7. ^ "مەھدى حەسەن:جەژنا سەر سالێ‌ دمیتۆلۆژیا ئێزدیان دا". 2021-04-13. Retrieved 2022-11-18.
  8. ^ a b c d e f g h i Asatrian, Garnik S.; Arakelova, Victoria (January 2003). Asatrian, Garnik S. (ed.). "Malak-Tāwūs: The Peacock Angel of the Yezidis". Iran and the Caucasus. Leiden: Brill Publishers in collaboration with the Caucasian Centre for Iranian Studies (Yerevan). 7 (1–2): 1–36. doi:10.1163/157338403X00015. eISSN 1573-384X. ISSN 1609-8498. JSTOR 4030968. LCCN 2001227055. OCLC 233145721.
  9. ^ a b c d e f g h Allison, Christine (25 January 2017). "The Yazidis". Oxford Research Encyclopedia of Religion. Oxford: Oxford University Press. doi:10.1093/acrefore/9780199340378.013.254. ISBN 9780199340378. Archived from the original on 11 March 2019. Retrieved 15 May 2021.
  10. ^ a b c d e f g h i Asatrian, Garnik S.; Arakelova, Victoria (2014). "Part I: The One God - Malak-Tāwūs: The Leader of the Triad". The Religion of the Peacock Angel: The Yezidis and Their Spirit World. Gnostica. Abingdon, Oxfordshire: Routledge. pp. 1–28. doi:10.4324/9781315728896. ISBN 978-1-84465-761-2. OCLC 931029996.
  11. ^ Omarkhali, Khanna (2017). The Yezidi religious textual tradition : from oral to written categories, transmission, scripturalisation and canonisation of the Yezidi oral religious texts. p. 26. ISBN 978-3-447-10856-0. OCLC 1007841078.
  12. ^ Veli., Bozarslan, Hamit. Gunes, Cengiz. Yadirgi (2021). The Cambridge history of the Kurds. Cambridge University Press. p. 538. ISBN 978-1-108-47335-4. OCLC 1262669198.{{cite book}}: CS1 maint: multiple names: authors list (link)
  13. ^ a b c d e Aysif, Rezan Shivan (2021). The Role of Nature in Yezidism. pp. 61–67, 207–208, 264–265. doi:10.17875/gup2021-1855. ISBN 978-3-86395-514-4. S2CID 246596953.
  14. ^ Rodziewicz, Artur (December 2016). Asatrian, Garnik S. (ed.). "And the Pearl Became an Egg: The Yezidi Red Wednesday and Its Cosmogonic Background". Iran and the Caucasus. Leiden: Brill Publishers in collaboration with the Caucasian Centre for Iranian Studies (Yerevan). 20 (3–4): 347–367. doi:10.1163/1573384X-20160306. eISSN 1573-384X. ISSN 1609-8498. JSTOR 44631092. LCCN 2001227055. OCLC 233145721.
  15. ^ Richard Foltz Religions of Iran: From Prehistory to the Present Oneworld Publications, 01.11.2013 ISBN 9781780743097 p. 221
  16. ^ Omarkhali, Khanna (2009–2010). "The status and role of the Yezidi legends and myths. To the question of comparative analysis of Yezidism, Yārisān (Ahl-e Haqq) and Zoroastrianism: a common substratum?". Folia Orientalia. 45–46.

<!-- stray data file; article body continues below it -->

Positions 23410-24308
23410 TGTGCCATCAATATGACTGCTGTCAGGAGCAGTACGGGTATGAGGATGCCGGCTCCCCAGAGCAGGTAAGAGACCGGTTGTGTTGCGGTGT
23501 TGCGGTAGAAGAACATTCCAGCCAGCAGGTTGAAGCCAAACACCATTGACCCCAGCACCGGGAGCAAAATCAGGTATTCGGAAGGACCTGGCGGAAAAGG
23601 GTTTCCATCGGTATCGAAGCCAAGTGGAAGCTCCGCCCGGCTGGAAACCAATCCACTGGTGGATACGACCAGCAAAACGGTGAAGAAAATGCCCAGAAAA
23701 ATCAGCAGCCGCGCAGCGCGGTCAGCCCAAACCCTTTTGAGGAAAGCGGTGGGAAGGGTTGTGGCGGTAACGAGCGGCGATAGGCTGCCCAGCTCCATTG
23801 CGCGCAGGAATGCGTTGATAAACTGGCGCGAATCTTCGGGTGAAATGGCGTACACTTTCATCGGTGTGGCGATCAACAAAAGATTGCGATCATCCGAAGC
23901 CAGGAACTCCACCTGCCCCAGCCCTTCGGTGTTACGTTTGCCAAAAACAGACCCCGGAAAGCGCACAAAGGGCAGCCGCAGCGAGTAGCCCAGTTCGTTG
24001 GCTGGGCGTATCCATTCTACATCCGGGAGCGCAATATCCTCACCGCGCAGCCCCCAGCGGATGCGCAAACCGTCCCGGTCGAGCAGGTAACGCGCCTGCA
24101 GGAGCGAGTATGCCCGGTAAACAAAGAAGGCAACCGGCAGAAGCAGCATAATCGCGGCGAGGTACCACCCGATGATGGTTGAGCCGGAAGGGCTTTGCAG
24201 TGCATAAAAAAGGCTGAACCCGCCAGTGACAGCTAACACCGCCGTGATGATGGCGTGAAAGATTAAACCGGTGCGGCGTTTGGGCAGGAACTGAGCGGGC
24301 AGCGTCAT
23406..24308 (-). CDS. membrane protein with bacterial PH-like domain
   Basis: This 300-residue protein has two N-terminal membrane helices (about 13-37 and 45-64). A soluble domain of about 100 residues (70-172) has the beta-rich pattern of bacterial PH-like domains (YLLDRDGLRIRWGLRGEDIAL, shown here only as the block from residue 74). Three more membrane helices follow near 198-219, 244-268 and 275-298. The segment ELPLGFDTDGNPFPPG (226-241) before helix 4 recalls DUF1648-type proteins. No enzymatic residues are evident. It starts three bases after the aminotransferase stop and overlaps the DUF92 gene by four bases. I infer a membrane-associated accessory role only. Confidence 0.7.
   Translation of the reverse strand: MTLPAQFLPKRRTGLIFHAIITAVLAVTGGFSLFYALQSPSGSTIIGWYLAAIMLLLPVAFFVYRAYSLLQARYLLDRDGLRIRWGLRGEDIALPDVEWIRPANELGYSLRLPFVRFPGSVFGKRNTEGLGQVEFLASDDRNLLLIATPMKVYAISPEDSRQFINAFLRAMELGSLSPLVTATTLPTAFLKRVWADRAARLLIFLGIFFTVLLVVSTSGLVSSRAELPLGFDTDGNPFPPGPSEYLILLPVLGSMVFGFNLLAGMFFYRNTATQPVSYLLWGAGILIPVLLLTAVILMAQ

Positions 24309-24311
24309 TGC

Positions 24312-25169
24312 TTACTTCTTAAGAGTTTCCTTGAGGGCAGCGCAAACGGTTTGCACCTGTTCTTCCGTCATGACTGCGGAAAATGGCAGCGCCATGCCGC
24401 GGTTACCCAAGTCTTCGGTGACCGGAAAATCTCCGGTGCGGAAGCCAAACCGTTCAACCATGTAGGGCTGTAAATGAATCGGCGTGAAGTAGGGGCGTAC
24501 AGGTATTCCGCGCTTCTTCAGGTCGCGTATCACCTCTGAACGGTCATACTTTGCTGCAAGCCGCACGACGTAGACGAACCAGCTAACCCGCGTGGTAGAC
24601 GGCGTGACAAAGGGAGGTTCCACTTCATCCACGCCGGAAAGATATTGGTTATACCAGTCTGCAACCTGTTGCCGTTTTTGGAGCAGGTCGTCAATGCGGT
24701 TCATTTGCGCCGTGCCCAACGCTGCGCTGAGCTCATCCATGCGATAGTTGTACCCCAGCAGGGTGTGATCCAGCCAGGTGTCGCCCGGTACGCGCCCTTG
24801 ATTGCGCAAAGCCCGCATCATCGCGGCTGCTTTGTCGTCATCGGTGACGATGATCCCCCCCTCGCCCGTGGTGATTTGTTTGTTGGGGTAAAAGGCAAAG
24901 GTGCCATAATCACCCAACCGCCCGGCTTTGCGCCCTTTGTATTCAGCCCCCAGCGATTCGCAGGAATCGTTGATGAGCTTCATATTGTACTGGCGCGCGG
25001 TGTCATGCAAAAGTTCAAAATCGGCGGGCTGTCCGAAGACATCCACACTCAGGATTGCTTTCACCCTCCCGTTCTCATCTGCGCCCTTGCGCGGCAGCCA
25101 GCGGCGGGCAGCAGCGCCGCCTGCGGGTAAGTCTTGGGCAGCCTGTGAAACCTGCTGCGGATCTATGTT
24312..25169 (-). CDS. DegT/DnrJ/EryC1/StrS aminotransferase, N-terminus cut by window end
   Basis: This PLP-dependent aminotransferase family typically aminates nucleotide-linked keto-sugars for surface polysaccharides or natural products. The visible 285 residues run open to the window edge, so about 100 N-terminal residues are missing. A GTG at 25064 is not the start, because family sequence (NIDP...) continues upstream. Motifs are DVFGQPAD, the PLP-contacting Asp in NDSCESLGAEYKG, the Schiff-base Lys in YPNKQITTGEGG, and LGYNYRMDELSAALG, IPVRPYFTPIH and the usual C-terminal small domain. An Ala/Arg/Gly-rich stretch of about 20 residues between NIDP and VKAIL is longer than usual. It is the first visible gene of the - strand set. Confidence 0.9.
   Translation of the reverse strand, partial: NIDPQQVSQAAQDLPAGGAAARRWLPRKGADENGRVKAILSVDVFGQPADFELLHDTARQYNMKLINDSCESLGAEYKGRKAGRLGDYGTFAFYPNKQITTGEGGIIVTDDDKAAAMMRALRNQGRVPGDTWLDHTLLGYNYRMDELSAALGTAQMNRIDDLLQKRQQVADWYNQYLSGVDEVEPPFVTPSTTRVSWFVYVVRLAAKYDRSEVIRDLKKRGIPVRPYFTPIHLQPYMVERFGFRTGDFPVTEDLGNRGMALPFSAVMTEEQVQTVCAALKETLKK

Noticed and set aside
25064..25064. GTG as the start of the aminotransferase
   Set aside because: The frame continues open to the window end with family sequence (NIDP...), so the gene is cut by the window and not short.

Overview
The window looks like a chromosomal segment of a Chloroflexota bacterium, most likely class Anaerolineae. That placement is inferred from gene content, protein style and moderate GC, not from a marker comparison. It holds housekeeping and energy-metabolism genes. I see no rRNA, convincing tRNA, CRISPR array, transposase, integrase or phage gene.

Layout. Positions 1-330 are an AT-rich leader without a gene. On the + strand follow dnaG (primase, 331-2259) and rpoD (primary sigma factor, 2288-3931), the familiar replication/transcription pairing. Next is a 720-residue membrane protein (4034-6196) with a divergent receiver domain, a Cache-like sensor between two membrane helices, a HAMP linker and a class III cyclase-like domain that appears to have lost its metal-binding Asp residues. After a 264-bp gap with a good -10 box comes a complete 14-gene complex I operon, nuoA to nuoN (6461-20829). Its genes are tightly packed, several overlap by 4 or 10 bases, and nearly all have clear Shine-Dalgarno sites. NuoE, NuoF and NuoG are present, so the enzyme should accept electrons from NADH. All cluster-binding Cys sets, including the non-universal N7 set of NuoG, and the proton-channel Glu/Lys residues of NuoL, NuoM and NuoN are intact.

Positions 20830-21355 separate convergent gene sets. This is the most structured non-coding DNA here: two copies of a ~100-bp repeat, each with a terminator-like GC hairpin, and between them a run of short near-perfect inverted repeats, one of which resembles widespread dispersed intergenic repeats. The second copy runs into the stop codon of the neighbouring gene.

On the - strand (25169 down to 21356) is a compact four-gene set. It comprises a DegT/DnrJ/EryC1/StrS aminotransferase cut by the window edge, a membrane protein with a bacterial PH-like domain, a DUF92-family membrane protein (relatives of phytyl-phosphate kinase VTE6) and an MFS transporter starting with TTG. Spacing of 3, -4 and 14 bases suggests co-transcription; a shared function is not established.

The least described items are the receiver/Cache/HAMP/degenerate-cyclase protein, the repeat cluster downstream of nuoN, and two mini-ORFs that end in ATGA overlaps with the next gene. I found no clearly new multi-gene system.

17. ^ Pirbari, Dimitri; Grigoriev, Stanislav. Holy Lalish, 2008 (Ezidian temple Lalish in Iraqi Kurdistan). p. 183.
  18. ^ Bozarslan, Hamit; Gunes, Cengiz; Yadirgi, Veli (2021-04-22). The Cambridge History of the Kurds. Cambridge University Press. ISBN 978-1-108-58301-5.
  19. ^ Omarkhali, Khanna (January 2009). "The status and role of the Yezidi legends and myths. To the question of comparative analysis of Yezidism, Yārisān (Ahl-e Haqq) and Zoroastrianism: a common substratum?". {{cite journal}}: Cite journal requires |journal= (help)
  20. ^ The Yaresan : a sociological, historical, and religio-historical study of a Kurdish community (Berlin : Schwarz, 1990) p. 75
  21. ^ a b Kanakis, Yiannis (2020). God first and last : religious traditions and music of the Yaresan of Guran. Volume 1, Religious traditions. Wiesbaden. pp. 44–45, 134. ISBN 978-3-447-19992-6. OCLC 1158495389.{{cite book}}: CS1 maint: location missing publisher (link)
  22. ^ Hamzee (1990), p. 75.
  23. ^ a b van Bruinessen, Martin (1992). "Chapter 2: Kurdish society, ethnicity, nationalism and refugee problems". In Kreyenbroek, Philip G.; Sperl, Stefan (eds.). The Kurds: A Contemporary Overview. London: Routledge. pp. 26–52. ISBN 978-0-415-07265-6. OCLC 919303390.
  24. ^ a b Açikyildiz, Birgül (2014). The Yezidis: The History of a Community, Culture and Religion. London: I.B. Tauris & Company. ISBN 978-1-784-53216-1. OCLC 888467694.
  25. ^ Li, Shirley (8 August 2014). "A Very Brief History of the Yazidi and What They're Up Against in Iraq". The Atlantic.
  26. ^ Jalabi, Raya (11 August 2014). "Who are the Yazidis and why is Isis hunting them?". The Guardian.
  27. ^ Thomas, Sean (19 August 2007). "The Devil worshippers of Iraq". The Daily Telegraph.
  28. ^ Halil Savucu: Yeziden in Deutschland: Eine Religionsgemeinschaft zwischen Tradition, Integration und Assimilation Tectum Wissenschaftsverlag, Marburg 2016, ISBN 978-3-828-86547-1, Section 16
  29. ^ "Who Are the Yazidis, the Ancient, Persecuted Religious Minority Struggling to Survive in Iraq?". National Geographic. August 9, 2014. Retrieved August 12, 2014.

General bibliography[edit]

External links[edit]